Camping at Blackwater Falls, WV
Story and Photos by Kirsti Bauer
We arrived at the park campground on Saturday around noon after a 3 hour drive. Our campsite, in the middle of a busy campground, was near the bathhouse but lined by trees so it felt a little more private.
We headed out for some hiking and to see Blackwater Falls, the feature of the park. The walk to the falls was easy and not nearly as far as we thought it would be, but also quite a bit more touristy than we expected. However, we were not disappointed.
After some pictures, and a short journey to see the falls from the far side, we decided to seek better hiking. We were beginning to fear that our escape from society would not be much of an escape. We traveled what we thought was one of the marked trails, but were very confused as the map indicated the trail should be on the opposite side from where we started walking, but we did not see the entrance of a trail on that side. When we returned, we realized that the trail we intended to hike was where it was indicated on the map, and we had actually spent the afternoon walking an old, unused road. I would not say it was a waste though, since we got to see some interesting sites, ate wild blueberries and it was very quiet and we were the only people on the path.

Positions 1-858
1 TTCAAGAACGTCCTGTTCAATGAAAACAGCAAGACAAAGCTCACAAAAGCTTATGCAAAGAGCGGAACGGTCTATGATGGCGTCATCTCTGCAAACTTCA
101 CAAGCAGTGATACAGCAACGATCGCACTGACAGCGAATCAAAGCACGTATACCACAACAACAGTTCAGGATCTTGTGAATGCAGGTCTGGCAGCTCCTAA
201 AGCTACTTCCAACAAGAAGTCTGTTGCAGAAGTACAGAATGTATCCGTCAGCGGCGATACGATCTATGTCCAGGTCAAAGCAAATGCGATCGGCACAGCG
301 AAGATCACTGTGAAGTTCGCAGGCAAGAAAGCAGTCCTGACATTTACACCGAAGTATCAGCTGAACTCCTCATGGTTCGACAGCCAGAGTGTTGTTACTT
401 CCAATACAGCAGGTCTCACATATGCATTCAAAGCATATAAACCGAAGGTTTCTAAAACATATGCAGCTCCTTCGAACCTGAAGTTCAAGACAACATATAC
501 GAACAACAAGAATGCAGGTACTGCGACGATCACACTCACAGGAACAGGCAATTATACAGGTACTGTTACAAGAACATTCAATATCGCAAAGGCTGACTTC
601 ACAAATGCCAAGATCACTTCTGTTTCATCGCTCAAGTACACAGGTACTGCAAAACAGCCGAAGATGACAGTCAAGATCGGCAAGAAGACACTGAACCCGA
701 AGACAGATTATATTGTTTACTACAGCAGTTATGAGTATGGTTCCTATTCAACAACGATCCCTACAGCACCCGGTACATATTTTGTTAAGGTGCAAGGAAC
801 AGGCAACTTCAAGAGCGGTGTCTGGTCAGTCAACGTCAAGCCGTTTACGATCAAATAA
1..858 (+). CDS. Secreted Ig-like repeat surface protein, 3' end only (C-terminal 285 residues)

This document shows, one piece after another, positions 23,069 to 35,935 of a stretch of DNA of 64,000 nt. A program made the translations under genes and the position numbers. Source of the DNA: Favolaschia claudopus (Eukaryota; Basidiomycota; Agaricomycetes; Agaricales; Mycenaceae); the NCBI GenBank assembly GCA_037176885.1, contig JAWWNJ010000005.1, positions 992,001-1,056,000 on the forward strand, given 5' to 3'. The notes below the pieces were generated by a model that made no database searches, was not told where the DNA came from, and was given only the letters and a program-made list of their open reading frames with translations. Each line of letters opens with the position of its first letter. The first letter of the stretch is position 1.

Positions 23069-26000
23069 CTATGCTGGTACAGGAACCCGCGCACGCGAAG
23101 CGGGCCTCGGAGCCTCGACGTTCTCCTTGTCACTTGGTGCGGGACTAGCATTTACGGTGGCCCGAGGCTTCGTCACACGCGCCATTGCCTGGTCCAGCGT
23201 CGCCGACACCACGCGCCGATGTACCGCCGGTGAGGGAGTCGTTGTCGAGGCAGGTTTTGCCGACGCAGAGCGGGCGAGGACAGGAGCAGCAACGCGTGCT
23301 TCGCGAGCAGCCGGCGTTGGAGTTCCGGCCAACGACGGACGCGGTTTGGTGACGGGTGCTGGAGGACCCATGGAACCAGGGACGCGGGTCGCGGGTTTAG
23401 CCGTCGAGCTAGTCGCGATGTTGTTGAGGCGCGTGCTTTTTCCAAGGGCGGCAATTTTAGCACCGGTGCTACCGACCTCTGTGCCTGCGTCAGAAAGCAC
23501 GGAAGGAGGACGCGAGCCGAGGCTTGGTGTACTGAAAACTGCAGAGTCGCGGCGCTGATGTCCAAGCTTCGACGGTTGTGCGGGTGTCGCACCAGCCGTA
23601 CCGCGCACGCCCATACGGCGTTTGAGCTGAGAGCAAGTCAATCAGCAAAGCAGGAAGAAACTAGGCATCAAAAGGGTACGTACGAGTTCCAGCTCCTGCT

We stopped at camp for a break but decided to try another trail before evening fell, which indicated it would take us to a lookout at Pendleton Point. It was a quiet trail through a fern filled wood, shorter than we expected and passed by a one room nature center. Upon reaching the point, we were simply blown away. Pendleton Point looks over Blackwater Canyon, which is reported as being 525 feet deep and some 2000 feet across. We stayed until the sun touched the tops of the trees.
Noisy neighbors kept us up late, but the stars were fantastic and the fire was warm – after it stopped smoking. Up early, we hit the trail we found the day before. It was a good hike, but I am not sure how long it was. We passed a petting zoo and stable, and came out at Blackwater Lodge, to a lookout point on the opposite side of the canyon. From there we took a trail that passed a waterfall we had heard from Pendleton point. We had to hike off the trail in order to get the best view of this smaller waterfall – Elakala Falls, but we agreed that this fall was as good as Blackwater Falls, since it was more secluded. Sore legs and blistered feet from poorly fitted boots cut the hike short, and since we had to return that day anyway, we decided to head home early.
Explore the Location of this Story
Visit Blackwater Falls State Park, WV
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